Accounting myths busted - my mate from the pub said I can claim . . . .

November 13, 2022

As accountants our job is to work with our clients to help them ensure they are compliant with tax law and answer questions they may have along the way. At EBS we enjoy talking to our clients and we are here to help so we get lots of questions and often they are the same.

We jokingly refer to these as ‘Accounting Myths’ having been passed through people and are often based in fact but have become slightly misunderstood along the way.

This article is going to attempt to clarify some of the available deductions which we get questioned about. 

Some key points to think about when deciding what can be claimed as a tax deduction;

  • Is the cost incurred in the course of you earning your business income?
    • Yes, then this is likely a deductible expense
    • No, then this is not a deductible expense
  • If you weren’t in business, would you still have this expense?
    • Yes, then this is probably not a deductible expense
    • No, then this is likely a deductible expense
  • If you are purchasing an item, will it be used personally or in the business exclusively?
    • If there is an element of personal use, then we may be able to claim some of it.
    • If there is no personal element to the item purchased then we should be able to claim it entirely as a business expense.

Some common expenses that are claimed by almost all businesses and are clearly business expenses

  • Accounting Fees, if you weren’t in business you likely wouldn’t have this cost so can be claimed as a full business expense.
  • ACC Levies, these are payable when you are in business or contracting.
  • Bank Fees, for your business bank account
  • Salaries & Wages, for paying employees who work in your business
  • Purchases of goods for on sale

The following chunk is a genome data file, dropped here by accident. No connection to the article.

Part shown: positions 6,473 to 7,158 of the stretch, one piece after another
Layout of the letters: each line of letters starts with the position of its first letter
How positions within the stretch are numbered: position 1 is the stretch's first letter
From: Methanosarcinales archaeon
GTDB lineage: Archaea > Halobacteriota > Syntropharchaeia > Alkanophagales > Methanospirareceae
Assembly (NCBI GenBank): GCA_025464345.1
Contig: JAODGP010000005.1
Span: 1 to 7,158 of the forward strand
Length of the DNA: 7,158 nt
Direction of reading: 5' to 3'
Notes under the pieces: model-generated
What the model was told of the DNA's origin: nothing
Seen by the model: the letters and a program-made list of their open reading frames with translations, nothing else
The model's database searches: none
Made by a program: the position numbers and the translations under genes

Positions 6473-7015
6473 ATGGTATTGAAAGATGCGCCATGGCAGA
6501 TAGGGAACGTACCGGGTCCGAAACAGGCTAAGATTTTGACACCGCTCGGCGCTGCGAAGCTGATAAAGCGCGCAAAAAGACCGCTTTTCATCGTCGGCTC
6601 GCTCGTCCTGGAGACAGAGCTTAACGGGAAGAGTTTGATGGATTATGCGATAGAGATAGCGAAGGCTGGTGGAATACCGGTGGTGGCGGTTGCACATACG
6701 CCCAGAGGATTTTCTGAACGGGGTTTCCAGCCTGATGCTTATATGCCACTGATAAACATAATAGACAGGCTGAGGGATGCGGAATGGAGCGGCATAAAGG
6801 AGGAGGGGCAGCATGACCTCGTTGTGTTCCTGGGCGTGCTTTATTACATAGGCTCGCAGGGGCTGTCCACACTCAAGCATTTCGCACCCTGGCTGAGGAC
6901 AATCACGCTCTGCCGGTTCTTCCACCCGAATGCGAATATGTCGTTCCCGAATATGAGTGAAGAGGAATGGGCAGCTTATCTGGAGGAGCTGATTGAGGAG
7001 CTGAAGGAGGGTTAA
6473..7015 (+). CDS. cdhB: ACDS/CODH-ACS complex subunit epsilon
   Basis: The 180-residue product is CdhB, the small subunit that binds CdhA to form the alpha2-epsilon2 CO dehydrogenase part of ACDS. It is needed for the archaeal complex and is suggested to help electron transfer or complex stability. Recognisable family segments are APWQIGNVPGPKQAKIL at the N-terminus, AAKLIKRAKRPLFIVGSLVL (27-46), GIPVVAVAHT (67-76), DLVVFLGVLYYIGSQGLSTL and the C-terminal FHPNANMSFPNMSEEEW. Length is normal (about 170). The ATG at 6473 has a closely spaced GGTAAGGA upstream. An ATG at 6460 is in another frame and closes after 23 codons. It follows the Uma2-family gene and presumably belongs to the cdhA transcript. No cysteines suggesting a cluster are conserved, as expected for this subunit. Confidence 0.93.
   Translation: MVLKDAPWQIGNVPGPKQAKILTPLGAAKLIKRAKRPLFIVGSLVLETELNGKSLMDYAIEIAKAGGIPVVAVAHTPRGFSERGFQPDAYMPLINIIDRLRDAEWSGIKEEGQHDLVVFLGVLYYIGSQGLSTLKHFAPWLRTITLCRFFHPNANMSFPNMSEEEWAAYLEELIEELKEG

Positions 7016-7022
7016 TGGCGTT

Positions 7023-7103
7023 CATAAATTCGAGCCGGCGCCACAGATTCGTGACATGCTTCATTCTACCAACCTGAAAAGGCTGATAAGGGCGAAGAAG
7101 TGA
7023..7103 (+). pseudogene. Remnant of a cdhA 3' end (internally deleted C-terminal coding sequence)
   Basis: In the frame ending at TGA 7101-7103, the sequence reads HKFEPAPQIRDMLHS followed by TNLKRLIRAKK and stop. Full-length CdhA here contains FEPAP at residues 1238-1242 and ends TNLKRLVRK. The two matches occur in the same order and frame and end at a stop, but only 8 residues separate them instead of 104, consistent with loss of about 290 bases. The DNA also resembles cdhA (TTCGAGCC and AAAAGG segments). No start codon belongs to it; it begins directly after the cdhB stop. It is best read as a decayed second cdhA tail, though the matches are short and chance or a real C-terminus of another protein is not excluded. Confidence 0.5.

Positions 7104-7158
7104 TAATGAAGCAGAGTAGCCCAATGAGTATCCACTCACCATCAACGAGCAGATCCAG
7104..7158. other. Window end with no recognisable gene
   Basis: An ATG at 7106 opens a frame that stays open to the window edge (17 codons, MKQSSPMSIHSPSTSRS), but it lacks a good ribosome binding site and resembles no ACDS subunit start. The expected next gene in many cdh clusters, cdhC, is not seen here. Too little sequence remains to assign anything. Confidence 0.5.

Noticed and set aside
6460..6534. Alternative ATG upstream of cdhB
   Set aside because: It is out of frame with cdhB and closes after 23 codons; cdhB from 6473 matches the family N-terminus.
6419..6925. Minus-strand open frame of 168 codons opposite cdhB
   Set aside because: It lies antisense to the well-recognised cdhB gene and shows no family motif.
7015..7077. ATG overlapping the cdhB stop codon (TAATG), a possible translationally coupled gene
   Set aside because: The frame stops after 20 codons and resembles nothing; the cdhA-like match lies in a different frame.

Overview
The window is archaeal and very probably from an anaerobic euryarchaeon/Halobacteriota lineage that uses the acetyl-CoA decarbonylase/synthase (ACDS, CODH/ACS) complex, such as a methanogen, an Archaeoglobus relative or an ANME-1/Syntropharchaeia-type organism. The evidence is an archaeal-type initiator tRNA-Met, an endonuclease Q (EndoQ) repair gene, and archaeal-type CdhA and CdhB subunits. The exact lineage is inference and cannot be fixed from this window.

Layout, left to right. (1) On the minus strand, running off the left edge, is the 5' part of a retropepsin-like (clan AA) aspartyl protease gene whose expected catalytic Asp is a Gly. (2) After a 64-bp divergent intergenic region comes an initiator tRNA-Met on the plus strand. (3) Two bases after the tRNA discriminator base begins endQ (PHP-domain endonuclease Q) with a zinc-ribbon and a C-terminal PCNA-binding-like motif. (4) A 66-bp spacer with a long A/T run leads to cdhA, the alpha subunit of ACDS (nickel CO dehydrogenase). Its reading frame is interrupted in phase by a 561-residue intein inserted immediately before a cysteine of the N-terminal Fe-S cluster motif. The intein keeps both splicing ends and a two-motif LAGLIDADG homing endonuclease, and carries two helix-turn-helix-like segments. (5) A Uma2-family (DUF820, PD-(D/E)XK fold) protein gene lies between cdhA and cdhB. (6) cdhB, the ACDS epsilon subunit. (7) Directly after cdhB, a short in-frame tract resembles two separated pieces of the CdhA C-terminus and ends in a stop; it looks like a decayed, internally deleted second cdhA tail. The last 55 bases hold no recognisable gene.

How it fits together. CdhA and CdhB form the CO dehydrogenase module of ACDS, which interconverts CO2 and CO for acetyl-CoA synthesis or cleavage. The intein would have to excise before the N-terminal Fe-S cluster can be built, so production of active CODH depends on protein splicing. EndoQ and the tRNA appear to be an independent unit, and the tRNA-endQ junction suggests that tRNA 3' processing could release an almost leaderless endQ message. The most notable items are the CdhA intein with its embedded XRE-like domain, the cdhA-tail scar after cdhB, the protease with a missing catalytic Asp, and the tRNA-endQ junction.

• Depreciation on business assets

Then as with all accounting things start to get a bit murkier with other expenses, some examples below

  • Vehicles, who owns the vehicle is a consideration, type of vehicle and whether or not another vehicle is available for private trips. Depending on the setup we may need to claim only a % of vehicle expenses.
  • Interest on loans, what the loan is borrowed for is a consideration here for deductibility.
  • Clothing, items of protective clothing, hi vis and work boots are a given, or clothing that is permanently branded with your logo. Clothes you would be happy to pop to the supermarket in usually don’t make it as a tax deduction.
  • Income Protection Insurance, normally forgotten but can be deducted
  • Entertainment, if you take your staff out for a meal only 50% of the cost is deductible but if you serve a meal at your business premise 100% can be claimed.

Some examples of expenses we are asked about regularly but normally don’t make the cut;

  • Glasses, unfortunately the rules are pretty clear on this they are a personal expense and can’t be claimed regardless of needing them for work or not.
  • TV streaming services, these are considered personal
  • Medical appointments, these are personal and not deductible but if you are purchasing items for your work first aid kit, those are deductible.
  • Fines or penalties, speeding fines are not allowed to be claimed as a tax deduction nor are penalties from IRD for paying tax late.

The list is extensive and we are more than happy to answer specific questions and will remind you of any expenses we think you are missing that we don’t see in your accounts. Something as simple as a conversation with your accountant, will usually turn up some forgotten expenses that we can include.

 Please note the above are all examples and advice should be requested from your accountant on specific situations.

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